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Ganga, Indus & Brahmaputra – Himalayan Rivers
Drainage Systems Based on Origin
- Those are Perennial rivers
- The Indus river, the Ganga river, the Brahmaputra river and their tributaries.
- Those are Non–Perennial rivers
- Mahanadi, the Godavari, the Krishna, the Cauvery, the Narmada and the Tapi and their tributaries.
Based on Orientation to the Sea
Bay of Bengal Drainage
- Rivers that drain into Bay of Bengal.
- They are East flowing rivers
- 77% of the drainage area of the country is oriented towards Bay of Bengal
- 90% of the water drains into the Bay of Bengal
Arabian Sea Drainage
- Rivers that drain into Arabian sea
- They are West flowing rivers.
- 23% of the drainage area of the country is oriented towards Arabian sea
- Less than 10% of the water drained into the Arabian Sea
Himalayan River Systems
- The Indus river, the Ganga river and the Brahmaputra river comprise the Himalayan river systems.
- Himalayan Rivers existed even before the formation of Himalayas (Antecedent Drainage)
- They were flowing into the Tethys Sea.
- Himalayan Rivers had their source in the now Tibetan region.
- The deep gorges of Indus rive, Satluj river, Brahmaputra river etc. indicate that these rivers are older than the Himalayas.
- They continued to flow throughout the building phase of the Himalayas
- Their banks rising steeply while the beds went lower and lower due to vertical erosion
- In upper reaches (Youthful stage) they form Gorges, V-shaped valleys, rapids, waterfalls, truncated spurs etc.
- In plain areas or middle part (Mature stage) they form depositional features like flat valleys, ox-bow lakes, flood plains, braided channels, and deltas near the river mouth.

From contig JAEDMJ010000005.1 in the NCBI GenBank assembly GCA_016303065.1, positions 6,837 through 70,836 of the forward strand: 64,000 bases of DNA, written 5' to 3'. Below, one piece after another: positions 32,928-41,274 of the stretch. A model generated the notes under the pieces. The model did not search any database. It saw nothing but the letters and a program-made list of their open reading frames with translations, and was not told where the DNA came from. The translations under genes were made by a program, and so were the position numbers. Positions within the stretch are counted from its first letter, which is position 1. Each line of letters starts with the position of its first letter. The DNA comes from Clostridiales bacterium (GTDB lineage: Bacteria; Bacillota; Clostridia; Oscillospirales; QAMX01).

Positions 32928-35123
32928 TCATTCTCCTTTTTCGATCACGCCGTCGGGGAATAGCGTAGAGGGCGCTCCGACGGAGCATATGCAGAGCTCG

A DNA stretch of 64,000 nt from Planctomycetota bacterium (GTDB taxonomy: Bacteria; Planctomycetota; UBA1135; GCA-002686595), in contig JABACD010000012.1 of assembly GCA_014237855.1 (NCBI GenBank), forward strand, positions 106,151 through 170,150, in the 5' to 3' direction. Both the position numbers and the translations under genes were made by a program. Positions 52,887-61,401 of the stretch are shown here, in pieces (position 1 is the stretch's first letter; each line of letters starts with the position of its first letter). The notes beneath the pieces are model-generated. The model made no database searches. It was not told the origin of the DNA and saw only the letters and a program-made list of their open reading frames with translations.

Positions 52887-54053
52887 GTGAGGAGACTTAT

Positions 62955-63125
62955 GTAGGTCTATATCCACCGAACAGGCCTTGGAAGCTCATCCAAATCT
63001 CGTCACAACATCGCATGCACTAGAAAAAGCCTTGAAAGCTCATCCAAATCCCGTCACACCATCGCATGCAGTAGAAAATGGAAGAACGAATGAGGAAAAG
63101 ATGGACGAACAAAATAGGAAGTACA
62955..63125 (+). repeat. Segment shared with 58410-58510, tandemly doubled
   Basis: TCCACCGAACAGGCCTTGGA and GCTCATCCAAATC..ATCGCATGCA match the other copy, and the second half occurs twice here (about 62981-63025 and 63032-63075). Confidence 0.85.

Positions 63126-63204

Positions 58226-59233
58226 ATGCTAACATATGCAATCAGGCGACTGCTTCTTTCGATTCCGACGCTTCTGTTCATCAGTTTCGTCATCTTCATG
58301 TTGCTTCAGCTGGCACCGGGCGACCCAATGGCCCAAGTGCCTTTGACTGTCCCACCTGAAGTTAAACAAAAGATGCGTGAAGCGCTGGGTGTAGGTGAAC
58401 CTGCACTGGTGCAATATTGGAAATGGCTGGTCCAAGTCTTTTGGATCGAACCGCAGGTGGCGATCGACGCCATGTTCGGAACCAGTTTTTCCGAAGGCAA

- Over the plains, Himalayan Rivers display a strong meandering tendency and shift their courses frequently
Evolution of the Himalayan River System
- A mighty river called Shiwalik or Indo-Brahma traversed the entire longitudinal extent of the Himalaya from Assam to Punjab and onwards to Sind
- It discharged into the Gulf of Sind near lower Punjab
- It was during the Miocene period some 5-24 million years ago.
- Evidences – The remarkable continuity of the Shiwalik and its lacustrine origin and alluvial deposits consisting of sands, silt, clay, boulders and conglomerates support this viewpoint.
- It is opined that in due course of time Indo–Brahma river was dismembered into three main drainage systems
- Indus river and its five tributaries in the western part;
- Ganga river and its Himalayan tributaries in the central part
- Stretch of the Brahmaputra river in Assam and its Himalayan tributaries in the eastern part.
- The dismemberment was probably due to the Pleistocene upheaval in the western Himalayas
- It includes the uplift of the Potwar Plateau (Delhi Ridge)
- Potwar Plateau acted as the water divide between the Indus river and Ganga river drainage systems.
- Malda gap is the area between the Rajmahal hills and Meghalaya plateau
- It diverted the Ganga river and the Brahmaputra river systems to flow towards the Bay of Bengal.
- During the mid-pleistocene period it came into excessed
- India got her name from Indus river.
- Source – Lake Manasarovar (5180 m) of Kailas Range, Tibet
- Length is about 2,880 km
- Right Tributaries – Shyok, Hunza, Gilgit, Kabul, Kurram, Gomal
- Left Tributaries – Zanskar, Suru, Soan, Jhelum, Chenab, Ravi, Beas, Sutlej, Panjnad
- Indus river is joined by Dhar River near Indo-China border
Right Bank Tributaries of Indus River